Decolonization: what is CanFASD doing?

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Increasing our capacity to support reconciliation and Indigenous-led research is a key priority for CanFASD.   

This month’s roundtable meeting saw our team gather to unpack the topic of decolonization. The meeting included our Board of Directors, Staff, Research Leads, Family Advisory Committee and Adults with FASD Expert Collaboration Team. 

Led by Dr. Melissa Tremblay, CanFASD’s Indigenous Liaison, we considered what decolonization means and brainstormed how CanFASD can continue evolving.  

What is decolonization? 

In short, colonialism refers to “ongoing acts that relate systemically to one another to produce difference and hierarchy” (Chan and Michandani, 2002, p.13).  

In terms of research and colonialism, Dr. Tremblay explained that the pursuit of knowledge is embedded in multiple layers of colonial practices. To decolonize we need to rethink many of the ways we do research.  

What can we do? 

Dr. Tremblay shared preliminary findings from a study on decolonizing approaches to research at the University of Alberta, highlighting three different kinds of changes that are needed when taking a decolonial approach. These are through shifting values and commitments, unsettling knowledge and research practices and changing institutional policies and practices.  

CanFASD can shift our values and commitments by taking steps to prioritize relational approaches to research. We need to value Indigenous ways of knowing and doing and valuing the time it takes to build relationships. EuroWestern academic researchers have traditionally prioritized the pursuit of knowledge over the pursuit of relationships. Although rich diversity exists between and among Indigenous communities and cultures, there is a general indigenous worldview that knowledge is always relational, not something to be owned, so to decolonize we need to focus on connection.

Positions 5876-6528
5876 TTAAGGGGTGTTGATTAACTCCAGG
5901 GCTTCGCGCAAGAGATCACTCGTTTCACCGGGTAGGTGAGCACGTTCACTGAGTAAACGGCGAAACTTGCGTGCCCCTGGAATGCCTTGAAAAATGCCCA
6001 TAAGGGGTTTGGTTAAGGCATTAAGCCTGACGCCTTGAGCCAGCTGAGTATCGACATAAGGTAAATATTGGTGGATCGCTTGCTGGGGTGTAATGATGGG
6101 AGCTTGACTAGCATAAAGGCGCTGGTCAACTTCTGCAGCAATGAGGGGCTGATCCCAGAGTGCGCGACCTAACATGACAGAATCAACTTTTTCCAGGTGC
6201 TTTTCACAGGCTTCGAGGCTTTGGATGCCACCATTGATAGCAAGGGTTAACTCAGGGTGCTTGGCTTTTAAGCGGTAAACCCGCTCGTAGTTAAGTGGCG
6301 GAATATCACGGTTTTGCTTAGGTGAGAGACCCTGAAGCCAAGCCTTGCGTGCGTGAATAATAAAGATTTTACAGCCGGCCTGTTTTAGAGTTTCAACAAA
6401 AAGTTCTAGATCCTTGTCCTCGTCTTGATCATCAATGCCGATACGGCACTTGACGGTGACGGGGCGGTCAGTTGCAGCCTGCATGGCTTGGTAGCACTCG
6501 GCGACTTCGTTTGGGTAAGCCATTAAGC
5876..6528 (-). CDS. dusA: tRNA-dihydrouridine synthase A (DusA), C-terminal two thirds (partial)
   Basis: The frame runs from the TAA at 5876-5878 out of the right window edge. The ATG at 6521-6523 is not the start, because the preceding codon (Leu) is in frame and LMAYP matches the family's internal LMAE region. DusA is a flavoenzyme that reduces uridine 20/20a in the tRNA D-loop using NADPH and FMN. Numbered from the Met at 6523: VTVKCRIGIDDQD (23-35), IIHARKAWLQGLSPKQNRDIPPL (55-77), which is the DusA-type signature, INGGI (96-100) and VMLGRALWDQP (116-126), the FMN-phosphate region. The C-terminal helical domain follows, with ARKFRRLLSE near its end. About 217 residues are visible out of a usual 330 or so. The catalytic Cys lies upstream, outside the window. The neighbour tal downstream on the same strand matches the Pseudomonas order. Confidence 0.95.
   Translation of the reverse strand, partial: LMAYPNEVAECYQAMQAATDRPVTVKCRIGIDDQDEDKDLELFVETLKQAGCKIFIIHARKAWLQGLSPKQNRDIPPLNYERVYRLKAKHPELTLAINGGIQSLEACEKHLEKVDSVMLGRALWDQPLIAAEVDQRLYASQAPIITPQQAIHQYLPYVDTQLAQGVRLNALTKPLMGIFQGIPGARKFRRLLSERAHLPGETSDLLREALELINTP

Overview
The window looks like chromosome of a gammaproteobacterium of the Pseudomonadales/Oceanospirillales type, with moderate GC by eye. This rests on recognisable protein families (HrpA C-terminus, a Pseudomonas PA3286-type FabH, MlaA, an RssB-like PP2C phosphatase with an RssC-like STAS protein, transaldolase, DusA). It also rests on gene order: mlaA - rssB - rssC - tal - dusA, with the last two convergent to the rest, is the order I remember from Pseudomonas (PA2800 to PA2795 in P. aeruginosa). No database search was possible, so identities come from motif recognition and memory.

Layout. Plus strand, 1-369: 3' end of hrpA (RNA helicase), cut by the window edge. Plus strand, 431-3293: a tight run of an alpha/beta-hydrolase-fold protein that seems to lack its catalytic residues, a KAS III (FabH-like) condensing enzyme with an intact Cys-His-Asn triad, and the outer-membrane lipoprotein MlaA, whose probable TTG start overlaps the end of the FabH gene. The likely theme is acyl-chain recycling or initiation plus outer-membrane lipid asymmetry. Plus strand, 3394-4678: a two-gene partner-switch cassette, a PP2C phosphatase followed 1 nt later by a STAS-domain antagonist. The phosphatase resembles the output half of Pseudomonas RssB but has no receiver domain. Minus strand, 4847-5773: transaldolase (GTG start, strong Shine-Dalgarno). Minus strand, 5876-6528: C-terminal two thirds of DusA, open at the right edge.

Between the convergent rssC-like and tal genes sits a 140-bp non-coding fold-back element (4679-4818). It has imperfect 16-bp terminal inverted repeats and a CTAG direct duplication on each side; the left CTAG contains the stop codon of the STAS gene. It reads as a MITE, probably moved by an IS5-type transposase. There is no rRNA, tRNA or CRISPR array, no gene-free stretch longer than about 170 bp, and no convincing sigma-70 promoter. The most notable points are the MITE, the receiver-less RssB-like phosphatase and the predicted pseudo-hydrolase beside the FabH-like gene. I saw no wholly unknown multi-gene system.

Decolonization means centering indigenous voices in our work. Seeking direction from diverse Indigenous communities and creating spaces for learning and empowerment are ways to unsettle established research practices. Additionally, we can elevate research practices informed by anti-racist and anti-sexist approaches. 

CanFASD can make changes to our institutional policies and practices by supporting more Indigenous and decolonial scholars. We can also require leadership to be more engaged in their own learning about decolonization. 

CanFASD and decolonization 

In small breakout groups we discussed these points further and brainstormed how CanFASD could do better in these areas. Using our different experiences as staff, directors, research leads and committee members we were able to come up with ways in which we can implement the ideas shared and generated at our roundtable. We looked at things we can do that are specific to our own individual work, as well as at an organizational level.  

Notes were taken in each breakout session which will be used in a report to guide our future work. These ideas will influence how we carry out ongoing and future research projects, the resources we share and the policies we advocate for. In the discussions it was noted that CanFASD has undertaken many steps to address decolonization and can always do and learn more. 


The above are just a few of the ideas we discussed in our roundtable meeting. CanFASD has developed an analysis and responses to the related sections of the Truth and Reconciliation Commission (TRC) calls to action and an inventory of the actions taken across the relevant sectors – Intersection of the TRC Calls to Action and Fetal Alcohol Spectrum Disorder. The principles of the TRC will continue to provide a critical foundation in guiding the work of CanFASD.  

While decolonization is difficult to define, we are committed to making changes and will provide regular updates on the progress we make. Thank you Dr. Tremblay for leading this insightful and thought-provoking conversation. 

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